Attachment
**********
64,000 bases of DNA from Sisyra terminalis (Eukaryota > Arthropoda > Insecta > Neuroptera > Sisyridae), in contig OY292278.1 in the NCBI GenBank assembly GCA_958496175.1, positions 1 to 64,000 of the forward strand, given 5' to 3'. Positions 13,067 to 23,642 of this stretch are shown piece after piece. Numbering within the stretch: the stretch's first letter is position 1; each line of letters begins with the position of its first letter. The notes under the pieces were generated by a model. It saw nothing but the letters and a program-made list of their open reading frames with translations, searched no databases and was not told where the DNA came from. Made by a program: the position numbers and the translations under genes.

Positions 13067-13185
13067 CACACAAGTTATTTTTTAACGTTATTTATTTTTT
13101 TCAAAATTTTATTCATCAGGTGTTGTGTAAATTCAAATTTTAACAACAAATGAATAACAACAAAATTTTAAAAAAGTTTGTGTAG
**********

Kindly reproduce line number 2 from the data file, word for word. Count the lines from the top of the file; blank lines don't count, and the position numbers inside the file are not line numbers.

Positions 13067-13185